Jury gets another look at key piece of evidence in Pike County massacre case: Walmart shoes
WARNING - Trial coverage could contain graphic images or language
WAVERLY, Ohio (WXIX) - Jurors got another look Tuesday at a key piece of evidence in Ohio’s largest and most expensive homicide case: Walmart shoes that cost $13.97.
The two pairs of gray men’s shoes - sizes 10.5 and 11 wide - were shown again in court as the fifth week of George Wagner IV’s murder trial gets underway in the 2016 Pike County massacre.
Impressions from these ordinary athletic shoes were found at all four slaying scenes, according to previous testimony.
George Wagner IV’s mother, Angela Wagner, admitted last year to buying that brand of shoes for her two sons at the Walmart store in Waverly when she pleaded guilty to her role in the slayings of eight members of the Rhoden and Gilley families,
Agents with the Ohio Bureau of Criminal Investigation (BCI) have said they have surveillance video of her purchasing the shoes just days before the murders.
Some of those agents returned to the stand Tuesday morning to continue discussing all the evidence, including now these shoes, that they collected from properties belonging to the Wagner family in May 2017.
George Wagner IV, 31, is the first member of his family to go on trial. Besides his mother, his older brother, Jake Wagner, also has pleaded guilty. He admitted to fatally shooting five of the victims and shooting a sixth.
Prosecutors say the Wagners killed the Rhoden family to gain custody of 2-year-old Sophia, the daughter of Jake Wagner, 28, and Hanna May Rhoden, 19.
The couple had broken up and Hanna May Rhoden had moved on with other men, including one who fathered her newborn baby just days before she was killed along with her relatives overnight April 21-22, 2016.
The other victims are her father, Christopher Rhoden Sr., 40; two of her uncles, Kenneth Rhoden, 44 and Gary Rhoden, 38; her mother, Dana Lynn Rhoden, 37, and both of her brothers: Christopher Rhoden Jr., 16 and Clarence “Frankie” Rhoden, 20, as well as Frankie’s fiancé, Hannah “Hazel” Gilley, 20.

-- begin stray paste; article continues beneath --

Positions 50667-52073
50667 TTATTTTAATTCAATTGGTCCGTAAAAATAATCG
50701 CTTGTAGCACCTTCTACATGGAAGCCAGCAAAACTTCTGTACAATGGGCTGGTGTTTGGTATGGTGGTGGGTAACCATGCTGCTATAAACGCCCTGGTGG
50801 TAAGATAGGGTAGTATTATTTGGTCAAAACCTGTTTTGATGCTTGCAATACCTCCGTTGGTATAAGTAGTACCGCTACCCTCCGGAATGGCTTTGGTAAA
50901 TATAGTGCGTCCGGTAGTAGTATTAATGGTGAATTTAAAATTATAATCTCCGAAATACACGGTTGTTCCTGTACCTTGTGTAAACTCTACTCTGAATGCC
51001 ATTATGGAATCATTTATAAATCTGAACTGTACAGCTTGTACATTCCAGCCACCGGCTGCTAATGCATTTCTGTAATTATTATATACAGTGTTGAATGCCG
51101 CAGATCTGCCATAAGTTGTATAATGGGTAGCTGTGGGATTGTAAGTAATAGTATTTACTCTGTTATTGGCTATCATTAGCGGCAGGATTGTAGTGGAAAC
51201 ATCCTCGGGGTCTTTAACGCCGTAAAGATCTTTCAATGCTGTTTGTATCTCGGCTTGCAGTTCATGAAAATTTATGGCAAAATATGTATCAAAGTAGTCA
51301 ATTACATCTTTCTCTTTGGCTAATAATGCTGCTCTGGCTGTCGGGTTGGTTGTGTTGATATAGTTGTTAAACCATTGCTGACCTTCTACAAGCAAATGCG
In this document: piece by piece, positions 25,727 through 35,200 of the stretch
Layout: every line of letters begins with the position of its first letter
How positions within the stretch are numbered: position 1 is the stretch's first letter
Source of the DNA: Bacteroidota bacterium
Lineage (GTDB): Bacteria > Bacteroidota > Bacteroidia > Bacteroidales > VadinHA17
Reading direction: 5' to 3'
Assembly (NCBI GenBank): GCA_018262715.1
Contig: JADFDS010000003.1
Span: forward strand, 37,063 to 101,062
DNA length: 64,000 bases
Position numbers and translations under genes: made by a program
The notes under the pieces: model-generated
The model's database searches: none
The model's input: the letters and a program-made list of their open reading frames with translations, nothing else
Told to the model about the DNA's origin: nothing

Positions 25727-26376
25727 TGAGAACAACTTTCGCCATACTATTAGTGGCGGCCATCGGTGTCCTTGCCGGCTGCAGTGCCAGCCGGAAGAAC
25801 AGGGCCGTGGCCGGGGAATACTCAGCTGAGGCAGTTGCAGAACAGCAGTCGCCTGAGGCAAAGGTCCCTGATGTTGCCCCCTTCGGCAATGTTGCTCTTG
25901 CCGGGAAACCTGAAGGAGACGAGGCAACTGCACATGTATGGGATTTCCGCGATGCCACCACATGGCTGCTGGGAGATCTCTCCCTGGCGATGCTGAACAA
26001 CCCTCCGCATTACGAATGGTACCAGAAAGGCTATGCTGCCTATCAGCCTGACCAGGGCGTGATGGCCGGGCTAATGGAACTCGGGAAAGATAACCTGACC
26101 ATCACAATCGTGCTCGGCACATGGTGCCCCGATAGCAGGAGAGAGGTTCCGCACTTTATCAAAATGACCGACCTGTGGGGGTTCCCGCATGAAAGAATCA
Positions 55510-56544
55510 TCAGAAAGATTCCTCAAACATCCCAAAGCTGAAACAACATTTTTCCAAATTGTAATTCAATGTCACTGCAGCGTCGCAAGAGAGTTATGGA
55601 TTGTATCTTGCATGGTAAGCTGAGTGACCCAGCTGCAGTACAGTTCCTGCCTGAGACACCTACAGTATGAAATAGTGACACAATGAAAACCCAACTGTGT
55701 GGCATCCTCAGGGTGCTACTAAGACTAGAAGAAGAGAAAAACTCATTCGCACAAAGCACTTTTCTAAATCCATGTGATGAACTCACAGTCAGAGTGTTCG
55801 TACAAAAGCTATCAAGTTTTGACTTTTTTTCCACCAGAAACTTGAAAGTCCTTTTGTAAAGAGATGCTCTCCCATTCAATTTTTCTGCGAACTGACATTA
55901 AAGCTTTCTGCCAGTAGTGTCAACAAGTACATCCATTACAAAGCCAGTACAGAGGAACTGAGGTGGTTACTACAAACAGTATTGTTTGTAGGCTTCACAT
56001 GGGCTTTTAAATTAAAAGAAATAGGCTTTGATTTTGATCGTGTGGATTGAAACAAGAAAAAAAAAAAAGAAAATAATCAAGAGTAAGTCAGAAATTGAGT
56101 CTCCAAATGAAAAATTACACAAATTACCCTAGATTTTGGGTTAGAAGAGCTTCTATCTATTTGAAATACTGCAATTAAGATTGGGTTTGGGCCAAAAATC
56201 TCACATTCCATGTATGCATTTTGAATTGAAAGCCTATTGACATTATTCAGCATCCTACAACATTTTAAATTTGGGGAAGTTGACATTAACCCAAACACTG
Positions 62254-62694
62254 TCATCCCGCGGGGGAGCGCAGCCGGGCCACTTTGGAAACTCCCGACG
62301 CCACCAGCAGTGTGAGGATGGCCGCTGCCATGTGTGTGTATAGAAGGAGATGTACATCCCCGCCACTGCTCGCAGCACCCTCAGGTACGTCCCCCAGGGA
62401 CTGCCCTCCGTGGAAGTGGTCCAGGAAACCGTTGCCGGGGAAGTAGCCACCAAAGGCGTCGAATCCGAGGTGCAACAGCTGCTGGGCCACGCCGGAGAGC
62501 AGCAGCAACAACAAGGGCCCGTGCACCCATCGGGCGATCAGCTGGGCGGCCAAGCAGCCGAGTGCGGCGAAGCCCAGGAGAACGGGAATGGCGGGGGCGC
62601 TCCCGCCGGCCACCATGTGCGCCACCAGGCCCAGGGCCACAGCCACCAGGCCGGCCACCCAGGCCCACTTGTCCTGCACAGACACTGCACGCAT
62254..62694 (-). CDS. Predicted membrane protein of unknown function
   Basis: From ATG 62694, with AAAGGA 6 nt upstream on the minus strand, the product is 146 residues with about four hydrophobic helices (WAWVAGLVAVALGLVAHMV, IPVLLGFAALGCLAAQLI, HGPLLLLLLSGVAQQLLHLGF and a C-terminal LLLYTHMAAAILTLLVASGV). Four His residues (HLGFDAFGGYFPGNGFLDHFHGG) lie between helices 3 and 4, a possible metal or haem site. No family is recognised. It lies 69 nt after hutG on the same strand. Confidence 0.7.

Last week, BCI agents told jurors about the searches and evidence - including hundreds of gun shell casings fired by the same weapon used in some of the killings - they collected at the family’s Peterson Road home in Peebles and in some trucks and trailers they used for storage nearby off State Route 41.
The Wagners left trailers and trucks full of items after they sold their home in late spring 2017 and moved to Alaska for about a year. They returned to Pike County in the spring of 2018 and were indicted six months later, in November of that year.
BCI also searched the 1,000-acre plus acre Flying W Farms on Camp Creek Road in Lucasville owned by Billy Wagner’s parents, Fredericka Wagner and her late husband, George Wagner Jr.
The first search was in 2017 and the second one was in 2019.
Retired BCI Agent Bryan White showed jurors several photographs he took of the property the day of the search. Some of the photos revealed Tuesday morning depicted 9 mm shell casings.
Initially, Billy Wagner’s mother, Fredericka Wagner, also was charged in connection with Ohio’s largest and most expensive homicide case.
Prosecutors initially accused her of lying during 2018 grand jury testimony about where she bought two bulletproof vests in 2016 (she bought them on eBay).
The obstruction and perjury charges were dismissed against her in March 2019.
BCI Agent Perry Roeser was questioned about some weapons found on the Flying W Farm property of Fredericka Wagner, Billy’s mother.
Agent Roeser said the guns and ammunition were found in one particular bedroom in the home but the prosecution did not identify who slept there.
As part of his plea of guilty last year, Jake led agents to the murder weapons.
The attorneys for his brother argued that these other guns are insignificant.
“Once they get Jake’s statements and once they lead them to the murder weapons, that makes this type of evidence irrelevant,” Attorney John Parkers stated Tuesday. “Maybe without Jake providing the guns, maybe [prosecutors] could make the argument these could be the murder weapons, but that argument is gone.”
Judge Deering overruled Parkers’ argument but did tell the jury that the guns cannot be considered evidence of bad character of George IV or his family.
The judge further explained, “or that the defendant or any member of his family has a propensity to commit crimes because of the presence of firearms recovered there as a result of the search.”
The trial, which began last month, is expected to run into November.
Both Jake Wagner and Angela Wagner, 52, are scheduled to testify soon for the prosecution against George Wagner IV, who has pleaded not guilty like his father, Billy, 51.
Jake’s ex-wife, Beth, also will take the stand at some point.
George’s attorneys say he didn’t kill anybody and only learned of the murders when his brother got a phone call about them the next day.
George’s defense objected repeatedly to more gun and ballistics evidence introduced Tuesday, to no avail.
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